foodwatch France, along with the League Against Cancer and Yuka, gathered over half a million supporters demanding the ban of nitrites and nitrates (E249, E250, E251, and E252) due to their confirmed cancer risk. However, decision makers, including the French government, prioritize the processed meat industry over public health, while the European proposal suggests only minimal reductions in dosage, despite available alternatives.
The presence of nitrite additives in processed meats is one of the factors that led the International Agency for Research on Cancer (IARC) to classify these meats as carcinogenic to humans (Group 1A). According to the IARC, consuming 50g of processed meat daily increases the risk of colorectal cancer by 18%.
Nitrite and nitrate-based additives in our food pose a health hazard. The treatment of processed meats with nitrites leads to the formation of carcinogenic compounds such as nitrosamines and nitrosamides. They also lead to, perhaps most importantly, the formation of a highly stable complex, nitrosomyoglobin, which is responsible for the colour of transform meat. The digestion of these compounds in the meat leads to the in-situ formation of carcinogenic nitrate derivatives in the gastrointestinal tract.
Since 2005, the World Health Organisation (WHO) has been documenting the impact of processed meats treated with these additives on the occurrence of colorectal cancer, the second most deadly cancer after lung cancer, and stomach cancer. During this period, new studies have pointed out the risks associated with these additives, forcing French health authorities to reconsider their position.
In July 2022, the French Agency for Food, Environmental and Occupational Health & Safety (ANSES) confirmed "the existence of a positive association between exposure to nitrates and/or nitrites through processed meat and the risk of colorectal cancer."
Nitrite and nitrate-based additives are pervasive.
Nitrite and nitrate-based additives are primarily used in processed meats such as white ham, rillettes, sausages, bacon, and more. These additives are listed in the ingredients under the code names E249 (potassium nitrite), E250 (sodium nitrite), E251 (sodium nitrate), and E252 (potassium nitrate). Classified as preservatives, they allow for longer shelf life and help prevent bacterial proliferation. They also act as colourants, giving processed meats their characteristic pink colour, and provide a particular taste to certain deli meats.
All this is done at a lower cost and without taking into account the medium-term risks to our health. However, we can do without them! An increasing number of manufacturers are producing "nitrite-free" deli meats, which are prominently displayed in many supermarket aisles, especially in France. While some industrial producers claim that they cannot do without these additives, traditional deli products such as Parma ham, Bayonne ham, certain Corsican charcuterie, or certain Spanish chorizos, for example, have proven otherwise for many years without presenting any additional health risks to consumers.
Significant mobilisation in France
For nearly four years, foodwatch France has partnered with the Yuka app and the League Against Cancer to demand the elimination of added nitrites and nitrates from our food. Today, this petition has gathered over half a million signatures. These mobilisation efforts have brought political initiatives to the National Assembly, and several bills banning these additives have been put to a vote. Under pressure, the government - through its Minister of Agriculture, Marc Fesneau - had promised to follow the ANSES recommendations and ensure that "the health of French consumers is the government's only compass."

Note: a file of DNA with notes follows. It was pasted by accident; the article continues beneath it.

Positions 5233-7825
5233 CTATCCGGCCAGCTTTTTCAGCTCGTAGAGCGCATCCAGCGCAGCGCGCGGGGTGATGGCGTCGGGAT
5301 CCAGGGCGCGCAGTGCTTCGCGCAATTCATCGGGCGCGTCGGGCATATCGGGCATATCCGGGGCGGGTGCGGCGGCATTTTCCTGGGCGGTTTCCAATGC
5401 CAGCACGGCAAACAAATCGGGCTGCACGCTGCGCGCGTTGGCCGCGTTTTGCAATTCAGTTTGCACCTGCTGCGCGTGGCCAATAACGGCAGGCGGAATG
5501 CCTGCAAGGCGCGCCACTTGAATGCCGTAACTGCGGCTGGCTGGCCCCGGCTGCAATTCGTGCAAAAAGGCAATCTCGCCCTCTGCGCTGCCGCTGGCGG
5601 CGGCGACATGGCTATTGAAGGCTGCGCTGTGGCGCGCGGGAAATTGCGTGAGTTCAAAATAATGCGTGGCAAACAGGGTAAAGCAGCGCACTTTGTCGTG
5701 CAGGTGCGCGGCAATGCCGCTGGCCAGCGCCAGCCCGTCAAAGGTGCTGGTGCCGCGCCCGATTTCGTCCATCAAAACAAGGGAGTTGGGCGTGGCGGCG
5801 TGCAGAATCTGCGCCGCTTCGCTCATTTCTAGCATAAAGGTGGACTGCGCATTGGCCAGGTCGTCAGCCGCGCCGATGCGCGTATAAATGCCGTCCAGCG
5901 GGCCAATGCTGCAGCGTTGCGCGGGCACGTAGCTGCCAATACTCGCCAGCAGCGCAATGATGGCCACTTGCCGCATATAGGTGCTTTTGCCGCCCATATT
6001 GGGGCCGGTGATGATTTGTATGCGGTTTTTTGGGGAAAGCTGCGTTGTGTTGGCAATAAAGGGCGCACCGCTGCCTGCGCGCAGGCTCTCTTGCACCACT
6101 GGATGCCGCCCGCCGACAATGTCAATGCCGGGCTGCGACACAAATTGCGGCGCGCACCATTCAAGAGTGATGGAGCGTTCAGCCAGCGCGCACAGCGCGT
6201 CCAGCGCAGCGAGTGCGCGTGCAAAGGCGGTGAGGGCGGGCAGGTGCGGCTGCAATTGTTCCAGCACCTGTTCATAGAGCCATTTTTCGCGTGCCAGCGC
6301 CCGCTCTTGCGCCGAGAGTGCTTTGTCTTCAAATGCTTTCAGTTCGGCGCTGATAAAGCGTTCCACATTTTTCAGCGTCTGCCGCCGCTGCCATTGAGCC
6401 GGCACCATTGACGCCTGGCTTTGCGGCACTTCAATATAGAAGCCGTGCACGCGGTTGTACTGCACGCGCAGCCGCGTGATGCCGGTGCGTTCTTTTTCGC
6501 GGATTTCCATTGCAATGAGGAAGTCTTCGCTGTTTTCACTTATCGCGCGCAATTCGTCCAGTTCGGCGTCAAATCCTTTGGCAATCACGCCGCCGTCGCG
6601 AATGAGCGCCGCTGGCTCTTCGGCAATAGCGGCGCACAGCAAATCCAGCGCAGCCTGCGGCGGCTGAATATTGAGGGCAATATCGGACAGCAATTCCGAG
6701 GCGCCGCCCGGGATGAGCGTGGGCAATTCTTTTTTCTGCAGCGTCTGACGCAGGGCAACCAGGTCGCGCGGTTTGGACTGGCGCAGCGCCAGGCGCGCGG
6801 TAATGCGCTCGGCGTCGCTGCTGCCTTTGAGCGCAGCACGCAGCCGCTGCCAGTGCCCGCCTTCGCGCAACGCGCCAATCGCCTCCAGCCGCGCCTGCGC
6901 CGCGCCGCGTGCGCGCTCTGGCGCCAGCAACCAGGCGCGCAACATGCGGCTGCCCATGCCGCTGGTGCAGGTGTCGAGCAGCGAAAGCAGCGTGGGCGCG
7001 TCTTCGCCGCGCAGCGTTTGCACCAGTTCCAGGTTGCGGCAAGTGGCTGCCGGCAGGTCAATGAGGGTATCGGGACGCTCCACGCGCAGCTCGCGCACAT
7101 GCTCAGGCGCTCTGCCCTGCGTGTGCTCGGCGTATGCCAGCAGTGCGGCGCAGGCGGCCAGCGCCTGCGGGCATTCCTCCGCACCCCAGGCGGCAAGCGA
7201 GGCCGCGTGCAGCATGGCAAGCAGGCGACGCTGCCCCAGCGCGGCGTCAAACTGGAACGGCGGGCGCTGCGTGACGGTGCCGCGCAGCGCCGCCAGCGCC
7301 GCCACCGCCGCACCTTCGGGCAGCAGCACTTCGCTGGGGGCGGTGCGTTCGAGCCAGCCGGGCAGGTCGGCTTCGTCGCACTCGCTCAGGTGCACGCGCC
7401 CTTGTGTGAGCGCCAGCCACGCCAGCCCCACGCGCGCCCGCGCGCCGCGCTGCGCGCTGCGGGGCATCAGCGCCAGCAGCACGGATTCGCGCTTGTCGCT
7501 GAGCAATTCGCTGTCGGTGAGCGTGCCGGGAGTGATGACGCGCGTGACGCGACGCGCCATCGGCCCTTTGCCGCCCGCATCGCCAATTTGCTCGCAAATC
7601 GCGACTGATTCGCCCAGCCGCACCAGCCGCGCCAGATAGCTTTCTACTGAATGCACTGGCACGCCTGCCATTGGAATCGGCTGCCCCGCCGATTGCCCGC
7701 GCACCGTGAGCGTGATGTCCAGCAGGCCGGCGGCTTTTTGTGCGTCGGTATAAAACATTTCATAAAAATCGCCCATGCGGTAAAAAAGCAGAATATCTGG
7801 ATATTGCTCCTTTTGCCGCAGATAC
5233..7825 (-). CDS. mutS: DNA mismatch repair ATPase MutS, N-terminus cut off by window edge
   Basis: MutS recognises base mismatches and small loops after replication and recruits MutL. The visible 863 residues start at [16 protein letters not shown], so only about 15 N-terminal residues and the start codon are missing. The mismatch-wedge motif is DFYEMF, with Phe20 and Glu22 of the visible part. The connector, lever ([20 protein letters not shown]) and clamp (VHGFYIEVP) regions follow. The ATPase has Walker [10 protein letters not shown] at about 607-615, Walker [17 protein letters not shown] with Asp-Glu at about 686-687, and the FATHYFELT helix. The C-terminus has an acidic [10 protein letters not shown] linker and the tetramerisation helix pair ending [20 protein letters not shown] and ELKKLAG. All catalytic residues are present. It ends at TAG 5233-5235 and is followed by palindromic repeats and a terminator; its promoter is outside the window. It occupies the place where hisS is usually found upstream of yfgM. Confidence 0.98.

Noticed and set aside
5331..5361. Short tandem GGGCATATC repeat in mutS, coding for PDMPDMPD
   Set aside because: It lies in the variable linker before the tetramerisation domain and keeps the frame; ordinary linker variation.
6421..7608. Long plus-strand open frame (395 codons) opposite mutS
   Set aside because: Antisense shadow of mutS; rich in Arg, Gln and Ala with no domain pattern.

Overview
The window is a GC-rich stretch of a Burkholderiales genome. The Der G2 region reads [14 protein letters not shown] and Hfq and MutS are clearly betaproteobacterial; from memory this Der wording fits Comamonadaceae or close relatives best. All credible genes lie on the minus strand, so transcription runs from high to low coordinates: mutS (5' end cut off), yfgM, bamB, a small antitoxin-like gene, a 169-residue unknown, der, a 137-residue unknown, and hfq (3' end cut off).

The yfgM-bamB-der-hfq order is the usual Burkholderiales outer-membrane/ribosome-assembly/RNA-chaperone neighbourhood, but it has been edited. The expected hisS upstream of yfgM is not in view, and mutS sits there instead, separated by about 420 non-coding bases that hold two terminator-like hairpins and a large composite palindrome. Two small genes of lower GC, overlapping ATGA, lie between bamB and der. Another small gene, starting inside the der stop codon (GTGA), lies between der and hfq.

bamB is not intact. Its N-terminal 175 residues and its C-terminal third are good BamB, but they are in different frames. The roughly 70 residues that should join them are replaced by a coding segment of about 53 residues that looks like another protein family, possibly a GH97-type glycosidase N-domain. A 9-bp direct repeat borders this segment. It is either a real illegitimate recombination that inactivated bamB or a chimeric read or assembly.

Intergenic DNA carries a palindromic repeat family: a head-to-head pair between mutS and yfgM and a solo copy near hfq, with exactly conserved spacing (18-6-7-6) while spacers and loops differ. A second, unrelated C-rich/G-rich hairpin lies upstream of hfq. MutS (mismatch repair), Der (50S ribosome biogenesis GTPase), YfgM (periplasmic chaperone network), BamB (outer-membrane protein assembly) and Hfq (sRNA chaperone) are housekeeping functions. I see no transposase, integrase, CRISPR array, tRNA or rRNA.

However, despite ANSES confirming the link between exposure to nitrites and nitrates through processed meat and the risk of cancer, the French government published an action plan in March 2023 devoid of commitment and ambition. Yielding to pressure from the charcuterie industry, France fell short of an outright ban and chose only simple reductions in dosage and voluntary commitments.
This plan is not just another refusal to prioritise the general interest and public health and to bow under lobbying pressure. It also validates a two-speed market: on one side, processed meats with added nitrites for uninformed individuals or those unable to afford more expensive alternatives; and on the other side, "nitrite-free" options accessible to only a small portion of the population. This is completely unacceptable.
Europe as an arbitrator?
On March 28, 2023, the European Food Safety Authority (EFSA) conducted a rapid review of its 2015 opinion in light of ANSES' new opinion. Based on the conclusions, the chairman of the expert group stated that "the level of exposure to nitrosamines in foodstuffs is concerning for health." Remember, nitrosamines are just one of the substances that pose a problem when nitrite-based additives are used (see explanation above).
The presence of solutions already available on the European market, coupled with clear alerts from scientists, should trigger the eventual ban of these additives. Simply reducing the added nitrites and nitrates is entirely insufficient. At foodwatch, we will repeat it as many times as necessary: the only "safe" quantity for these substances recognized as potentially carcinogenic in processed meats is ZERO. The only way to achieve this is for the government or legislators to have the political courage to prohibit the addition of nitrites and nitrates to our food. In other words, it is time to finally prioritise public health.